Here the noun 'handbag' is changed into a transitive verb, which therefore suggests dynamic and purposeful action from Mrs Thatcher towards her colleagues. And given the combative context of the meeting, it leads to the image of Mrs Thatcher hitting her opponents in the argument over the head with her handbag, much in the way that old ladies who lose their tempers are often humorously portrayed in cartoons and films. explanation of following animation

The humour then comes about because of the ludicrous contrast between the sort of image suggested above and the grand, serious and formal character that we would expect meetings among heads of state to have.

The examples below come from a novel about India. The idea of making mixing materials to make chutney is being used as a metaphor for the social mixing that is India:

What is required for chutnification? Raw materials, obviously -- fruit vegetables, fish, vinegar, spices ... Daily visits from Koli women ... But also: eyes blue as ice, which are undeceived by the superficial blandishments of fruit -- which can see corruption beneath citrus-skin; fingers which, with featheriest touch, can probe the secret inconstant hearts of green tomatoes . . .

(Salman Rushdie More about Salman Rushdie, Midnight's Children, p.460)

1. Explain the morphological route that the base form of each of the highlighted words has undergone to arrive at the word class used in the extract.

2. Use this analysis to explain the resulting meaning and effect.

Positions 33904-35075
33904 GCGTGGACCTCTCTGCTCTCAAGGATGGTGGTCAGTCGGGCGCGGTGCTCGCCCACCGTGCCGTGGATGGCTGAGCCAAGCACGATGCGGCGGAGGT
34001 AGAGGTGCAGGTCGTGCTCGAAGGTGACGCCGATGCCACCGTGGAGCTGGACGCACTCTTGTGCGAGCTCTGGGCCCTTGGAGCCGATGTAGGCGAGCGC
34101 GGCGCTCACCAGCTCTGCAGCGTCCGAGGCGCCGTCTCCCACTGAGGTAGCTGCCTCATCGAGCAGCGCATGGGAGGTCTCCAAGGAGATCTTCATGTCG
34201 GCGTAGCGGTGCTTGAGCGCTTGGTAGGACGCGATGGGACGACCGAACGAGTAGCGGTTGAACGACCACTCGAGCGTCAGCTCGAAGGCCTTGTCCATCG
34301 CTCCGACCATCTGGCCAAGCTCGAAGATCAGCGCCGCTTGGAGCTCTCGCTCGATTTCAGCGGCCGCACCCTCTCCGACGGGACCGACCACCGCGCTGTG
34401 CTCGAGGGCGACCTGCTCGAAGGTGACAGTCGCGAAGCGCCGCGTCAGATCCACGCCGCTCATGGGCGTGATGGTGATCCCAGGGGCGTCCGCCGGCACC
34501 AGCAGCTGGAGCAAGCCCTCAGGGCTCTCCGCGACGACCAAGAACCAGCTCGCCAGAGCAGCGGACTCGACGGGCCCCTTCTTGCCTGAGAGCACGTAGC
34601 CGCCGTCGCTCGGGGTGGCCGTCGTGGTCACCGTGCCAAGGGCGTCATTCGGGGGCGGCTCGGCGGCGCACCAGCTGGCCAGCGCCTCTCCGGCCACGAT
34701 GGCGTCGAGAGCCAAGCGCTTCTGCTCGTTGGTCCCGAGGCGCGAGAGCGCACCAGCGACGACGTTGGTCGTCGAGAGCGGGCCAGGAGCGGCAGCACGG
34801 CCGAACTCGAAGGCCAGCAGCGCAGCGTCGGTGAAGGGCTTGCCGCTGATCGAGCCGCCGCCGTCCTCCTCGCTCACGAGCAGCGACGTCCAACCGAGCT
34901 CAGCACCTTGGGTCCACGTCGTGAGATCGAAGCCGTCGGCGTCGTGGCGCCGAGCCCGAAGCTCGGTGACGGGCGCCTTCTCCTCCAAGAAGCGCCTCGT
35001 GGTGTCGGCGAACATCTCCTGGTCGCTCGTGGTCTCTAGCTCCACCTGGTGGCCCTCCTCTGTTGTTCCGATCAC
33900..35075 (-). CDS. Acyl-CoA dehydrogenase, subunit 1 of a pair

Submit your comments and compare them with ours.

Our answers

1) the morphological route


chutney arrow pointing rightchutnify arrow pointing rightchutnification

'Chutney' (noun) becomes a verb - 'chutnify' - through the addition of the productive affix '-ify' (cf. 'solidify', 'purify', 'beautify'). That verb in turn gets turned back into a noun with the addition of the '-ation' affix (cf. 'agitation', 'levitation', 'compilation').


feather arrow pointing rightfeathery arrow pointing rightfeatheriest

'Feather' (noun) becomes an adjective 'feathery', which is already a normal derivation in English. That adjective is then converted into its superlative form.

2) The resulting meaning and effect

Chutnification =

The resulting meaning is a result of the derivation from the base form.

Chutnification is the noun which refers to the concept of the process (verb) of making chutney (noun.).

Featheriest =

The meaning is obvious enough: the touch of the women is most delicate, like that produced by the most delicate feather you can imagine.

The word stands out because most speakers of English would assume that 'most feathery' was the superlative form of 'feathery', not 'featheriest'. In modern English we tend to use the 'more/most' comparative/superlative forms with words which are two syllables long and above, reserving the '-er'/'-iest' affixes for one-syllable and some two-syllable adjectives. 'Feathery is three syllables long, of course. There is also some evidence (see Laurie Bauer (1994), Watching English Change, London: Longman, pp. 51-60) that English is gradually moving away from the affixed forms altogether.